Spearheaded my first docs as code

I can finally say that I’ve led a docs as code initiative! It took buy-in from the engineering manager, technical elbow-grease, and a helpful DevOps lead, but after a 3-months effort, I’ve got the infrastructure in place and the developers educated. Now we’ll see what fruit my efforts bear.

In case you’re not familiar with docs as code, here are some of the salient points I considered before setting this up:

Pros:

  • familiar pull request & merge process for the engineering team
  • docs live closer to code
  • tech writer & engineers can more easily collaborate
  • access to build checking tools through travis, etc, for example, for broken links

Cons:

  • can be fragile (my client previously has a deprecated, custom “docs as code” site that often broke, and the people who built it left, so no one wanted to touch it)
  • often lose some of the advanced tech comm authoring tools & requirements
  • If you’re not working in a microservices code base, your docs publishing toolchain might be part of a bloated build process

The full story is that my current client uses ReadMe to publish their docs. ReadMe has many nice features, but their WYSIWYG online markdown editor has made the same tradeoffs between contributor ease versus administrative power that many wikis have made. In other words, community contribution is easy, but administrative capabilities for writers, like finding and replacing across pages are…lacking, in many cases. As Anne Gentle at Just Write Click once put it in a conversation with me, it “makes the easier things easier, and the harder things harder.” It boiled down to this: since the client has 9 SDKs, it’s getting harder and harder to maintain the growing docs if we can’t find and replace across duplicate content.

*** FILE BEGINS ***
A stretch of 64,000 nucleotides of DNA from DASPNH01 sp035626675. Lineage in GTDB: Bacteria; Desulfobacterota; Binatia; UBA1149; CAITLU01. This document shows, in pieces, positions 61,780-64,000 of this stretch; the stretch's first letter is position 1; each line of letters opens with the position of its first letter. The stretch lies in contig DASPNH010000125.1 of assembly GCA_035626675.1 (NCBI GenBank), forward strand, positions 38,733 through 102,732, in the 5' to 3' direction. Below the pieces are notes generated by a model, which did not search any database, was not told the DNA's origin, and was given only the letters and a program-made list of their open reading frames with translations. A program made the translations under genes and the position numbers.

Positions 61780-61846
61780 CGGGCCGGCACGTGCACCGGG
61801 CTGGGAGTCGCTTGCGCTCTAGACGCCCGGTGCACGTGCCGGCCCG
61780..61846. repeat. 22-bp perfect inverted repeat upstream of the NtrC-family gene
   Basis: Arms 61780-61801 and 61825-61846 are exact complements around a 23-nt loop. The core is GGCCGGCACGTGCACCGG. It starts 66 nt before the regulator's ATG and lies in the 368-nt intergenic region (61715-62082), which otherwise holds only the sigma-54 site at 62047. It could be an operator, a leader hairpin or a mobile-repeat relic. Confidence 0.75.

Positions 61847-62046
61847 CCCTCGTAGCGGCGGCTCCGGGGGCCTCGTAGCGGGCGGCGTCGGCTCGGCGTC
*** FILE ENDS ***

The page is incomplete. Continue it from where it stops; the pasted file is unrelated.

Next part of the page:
I found that for my own purposes, I could often get admin tasks done quickly by using a Node-based, open-source readme-sync tool tool for roundtripping GitHub markdown to ReadMe. The tool uses ReadMe’s API to sync markdown to the ReadMe published platform. It was worth it for one-off, large-scale change management of the docs, but it was a pain, because I had to export the files from ReadMe, then manipulate the directories and filenames from the ReadMe export in order to the tool to work.

So, with the engineering manager’s support, I decided to try to adapt the readme-sync tool for a more DevOps approach that engineers could also use. My challenge was to adapt the tool for our use case, including integrating it into a Travis build so that the tool would automatically kick off a sync every time someone committed a change to the GitHub markdown docs.

At first, I thought up a complicated Travis build that would accommodate our 9 SDKs, and with the help of a friendly DevOps engineer, we got it done. However, we then realized that adopting the tool for all 9 SDKs would be overwhelming, given that I’d discovered some minor limitations and authoring annoyances that could be cleaned up in further iterations. I was new to Travis, but largely on my own, I was able to retool Travis to sync just our docs for the microservice deployment of the SDK, as a pilot project. I got an engineering contractors’ help in migrating the docs from ReadMe-flavored to Github-flavored markdown, got the tool up and running with some testing, and presented at an engineering Community of Practice meeting.

Now, I’ll be policing the developers (ah-hem! that is, “conducting change management”) to ensure they adopt the new toolchain. Next time we have a hack week, I’d also like to work on improvements to the tool (like: previewing docs changes in a staging environment, automatically updating the “modify date” on articles, handling image links and relative links more smoothly, etc). I’m excited to see where it will all head!

Updated:

Comments